There are still classes in the world

Dear Editor,

Shaun Michael Samaroo in his letter dated March 28, 2009, captioned ‘SN editorial accomplishes nothing productive’ himself seems not to have anything constructive to say.

The fact that Guyanese migrate does not reflect that they have developed a “globalist world view.” Guyanese are responding like millions in the rest of the world to push and pull factors. Most of the Guyanese who have migrated still have a strong sense of nationalism and most would probably return if things were a lot better in Guyana. The migration itself is reflexive of stratification. The nationals of poor countries are migrating to the rich countries in order to have a better life because the world is stratified into the rich and the poor. The individual countries are not exempt from the classification of rich and poor − the former being a minority.

Mr Samaroo obscures and distorts social reality when he states that the division of people into ‘elites’ and ‘masses’ is ancient and not something that is present in the real world of today. Even in the USA the concept of classes exists and they speak in terms of upper, middle and lower classes. Others who have criticised Marx speak of ‘cycle of elites’ to counter Marx’s position that upon the ascendance of the working class to power classes would be abolished. Max Weber in his attempt to neutralise Marx’s concept of classes states that classes are determined by education, wealth, status, etc, but even he did not refuse to appreciate that these groups with common positions do exist, even though his position would indeed end up creating confusion in that a person could end up in many classes simultaneously.

The reality is that society is not atomised as Mr Samaroo would like us to accept. That man is a social animal denies that. The fact of acculturation, the fact that we have a concept such as ‘subculture,’ even gangs, denies that.  The statement that we are born equal and should be treated equally is a myth. The man in the street is definitely not on par with Ramphal or the ‘jet set’ or the one per cent of the US population that receives a large percentage of the created wealth of the USA. There is a need for us to seriously examine the concept of class. Such a discussion could prove useful in understanding the real world that we live in and would open the eyes of many who have fallen prey to the concept of an atomised world in which we are free to be what we want to be.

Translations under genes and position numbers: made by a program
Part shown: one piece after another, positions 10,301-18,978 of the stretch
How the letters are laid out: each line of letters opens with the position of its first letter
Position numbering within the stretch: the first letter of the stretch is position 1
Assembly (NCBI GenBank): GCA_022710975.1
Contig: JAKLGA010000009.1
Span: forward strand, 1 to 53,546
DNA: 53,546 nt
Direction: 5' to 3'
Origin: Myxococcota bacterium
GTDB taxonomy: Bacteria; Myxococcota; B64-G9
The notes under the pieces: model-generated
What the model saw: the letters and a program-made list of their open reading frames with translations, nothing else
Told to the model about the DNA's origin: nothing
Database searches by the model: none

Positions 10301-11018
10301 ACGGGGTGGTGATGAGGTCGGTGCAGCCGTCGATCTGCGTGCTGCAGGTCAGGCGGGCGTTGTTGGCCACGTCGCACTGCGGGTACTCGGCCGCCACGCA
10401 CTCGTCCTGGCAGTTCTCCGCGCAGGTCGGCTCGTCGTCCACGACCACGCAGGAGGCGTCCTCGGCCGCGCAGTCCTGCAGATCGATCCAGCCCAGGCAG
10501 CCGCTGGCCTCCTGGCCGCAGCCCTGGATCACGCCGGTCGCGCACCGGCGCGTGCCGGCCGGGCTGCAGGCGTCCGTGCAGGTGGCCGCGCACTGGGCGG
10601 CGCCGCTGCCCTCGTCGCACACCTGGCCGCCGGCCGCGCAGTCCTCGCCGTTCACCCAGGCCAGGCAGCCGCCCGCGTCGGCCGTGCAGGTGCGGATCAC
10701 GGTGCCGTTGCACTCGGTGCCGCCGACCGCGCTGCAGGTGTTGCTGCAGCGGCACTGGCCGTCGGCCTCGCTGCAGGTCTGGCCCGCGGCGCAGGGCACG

The response by the editor needs to be questioned also. It quotes the editorial which says that we need to consider that “most of us are of humble origin with our roots in slavery and indentureship.” So what? The world started with everyone gathering fruits but the world has been transformed and we had slavery. So our roots are the same but what have we developed into? Some have become businessmen/capitalists, others are workers. We have evolved as a society. I do not deny that the businessman may have worked his rear end off to accomplish what he has. The workers would have worked also.

This does not change the fact that regardless of where they came from they now occupy different positions within the arena of production and they enjoy different types of remuneration, different levels of consumption and consequently different life-styles that would place them in different social catagories. The fact that a worker can and does become a businessman does not and should not mask the transformation.

Today the problems in the USA and the globalised world are not simply a product of individual corruption and greed, but the result of the way the economy is structured, and where people reside in the process of production. The structure determines that the bulk of the income goes to a small percentage which cannot consume what it purchases, and the rest of the masses with a small percentage and the need,  can consume the products that they themselves have produced but do not have the level of income to purchase them. So we have what is known as capitalist overproduction.

There are those who have concluded that classes have become sort of caste-like in today’s world. Some are born with over a billion in assets. I guess they are equal to the man in Regent Street.

Yours faithfully,
Rajendra Bisessar

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